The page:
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Researchers Build Optical Nanostructures To Enable Self-Focusing Light

by Editor1 last modified July 20, 2011 - 15:14

An international team led by Columbia University’s Fu Foundation School of Engineering and Applied Science has built optical nanostructures that can control light dispersion and engineer the index of refraction. This control of light propagation via photonic chips could prove a major breakthrough for telecommunications.

Researchers Build Optical Nanostructures To Enable Self-Focusing Light

Nanofabricated superlattices consist of alternating stacks of negative index photonic crystals and positive index homogeneous dielectric media.

This work represents the first time simultaneous phase and zero-index observations have been made on the chip-scale and at the infrared wavelength.

It also demonstrates it is possible for light (or any electromagnetic waves) to propagate from Point A to Point B without accumulating any phase, spreading through the artificial medium as if the medium is completely missing in space, according to Chee Wei Wong, associate professor of mechanical engineering at Columbia Engineering, who co-led the team.

"This [work] can enable self-focusing light beams, highly directive antennas, and even potentially an approach to cloak or hide objects, at least in the small-scale or a narrow band of frequencies currently," ong added.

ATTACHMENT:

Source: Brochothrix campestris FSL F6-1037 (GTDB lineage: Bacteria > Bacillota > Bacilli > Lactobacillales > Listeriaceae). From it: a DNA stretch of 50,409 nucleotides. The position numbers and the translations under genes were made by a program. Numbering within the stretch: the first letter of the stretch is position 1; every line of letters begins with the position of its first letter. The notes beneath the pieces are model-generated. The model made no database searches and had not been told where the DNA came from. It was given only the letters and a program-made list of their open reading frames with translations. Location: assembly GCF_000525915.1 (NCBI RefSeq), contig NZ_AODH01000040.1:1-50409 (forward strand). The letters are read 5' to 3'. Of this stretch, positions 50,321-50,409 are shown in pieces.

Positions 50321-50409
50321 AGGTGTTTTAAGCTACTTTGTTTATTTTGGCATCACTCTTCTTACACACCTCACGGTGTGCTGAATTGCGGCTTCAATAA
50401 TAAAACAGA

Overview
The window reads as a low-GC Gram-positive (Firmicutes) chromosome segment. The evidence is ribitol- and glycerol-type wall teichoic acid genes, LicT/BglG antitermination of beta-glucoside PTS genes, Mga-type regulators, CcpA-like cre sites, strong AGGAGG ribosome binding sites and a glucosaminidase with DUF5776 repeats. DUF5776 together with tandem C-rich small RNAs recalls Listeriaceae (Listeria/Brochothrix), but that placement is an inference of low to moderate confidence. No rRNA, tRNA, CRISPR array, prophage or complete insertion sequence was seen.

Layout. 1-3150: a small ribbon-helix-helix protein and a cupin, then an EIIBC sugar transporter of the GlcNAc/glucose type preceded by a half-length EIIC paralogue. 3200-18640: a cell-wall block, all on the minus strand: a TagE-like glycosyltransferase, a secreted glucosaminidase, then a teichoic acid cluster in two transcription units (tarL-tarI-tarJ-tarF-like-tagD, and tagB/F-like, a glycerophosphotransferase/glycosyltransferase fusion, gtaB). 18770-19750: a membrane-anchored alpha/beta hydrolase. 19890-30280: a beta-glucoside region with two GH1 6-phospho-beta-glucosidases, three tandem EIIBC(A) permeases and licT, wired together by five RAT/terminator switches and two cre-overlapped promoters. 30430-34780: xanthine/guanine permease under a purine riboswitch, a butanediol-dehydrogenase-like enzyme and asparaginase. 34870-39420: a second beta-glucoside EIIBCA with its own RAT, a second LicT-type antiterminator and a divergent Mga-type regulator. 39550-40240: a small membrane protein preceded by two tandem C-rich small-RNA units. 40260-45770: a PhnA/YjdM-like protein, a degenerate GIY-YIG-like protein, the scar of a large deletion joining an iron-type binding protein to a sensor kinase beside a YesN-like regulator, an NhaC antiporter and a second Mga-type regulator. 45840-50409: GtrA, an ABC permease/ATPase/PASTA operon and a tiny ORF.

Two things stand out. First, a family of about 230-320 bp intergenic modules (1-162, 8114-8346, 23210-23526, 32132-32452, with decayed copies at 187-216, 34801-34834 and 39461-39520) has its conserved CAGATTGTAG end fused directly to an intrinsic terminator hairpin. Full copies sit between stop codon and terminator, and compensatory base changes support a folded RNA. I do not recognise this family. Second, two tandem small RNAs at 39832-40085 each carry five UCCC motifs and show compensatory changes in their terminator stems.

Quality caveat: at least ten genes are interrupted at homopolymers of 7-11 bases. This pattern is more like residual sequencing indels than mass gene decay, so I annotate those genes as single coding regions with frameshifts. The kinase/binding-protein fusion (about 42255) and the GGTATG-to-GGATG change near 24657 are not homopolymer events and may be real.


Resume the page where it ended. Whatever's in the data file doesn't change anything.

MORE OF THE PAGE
Serdar Kocaman, an electrical engineering PhD candidate at Columbia Engineering, is another co-leader.

"We're very excited about this. We've engineered and observed a metamaterial with zero refractive index," said Kocaman. "What we've seen is that the light disperses through the material as if the entire space is missing. The oscillatory phase of the electromagnetic wave doesn't even advance such as in a vacuum — this is what we term a zero-phase delay."

Then two worked in collaboration with scientists at the University College of London, Brookhaven National Laboratory, and the Institute of Microelectronics of Singapore.

This exact control of optical phase is based on a unique combination of negative and positive refractive indices. All natural known materials have a positive refractive index.

By sculpturing artificial subwavelength nanostructures, the team found they could control the light dispersion so that a negative refractive index appeared in the medium. Then, they cascaded the negative index medium with a positive refractive index medium so that the complete nanostructure behaved as one with an index of refraction of zero.

"Phase control of photons is…a big step forward in figuring out how to carry information on photonic chips without losing control of the phase of the light," Wong added.

The study appeared on Nature Photonics website July 10.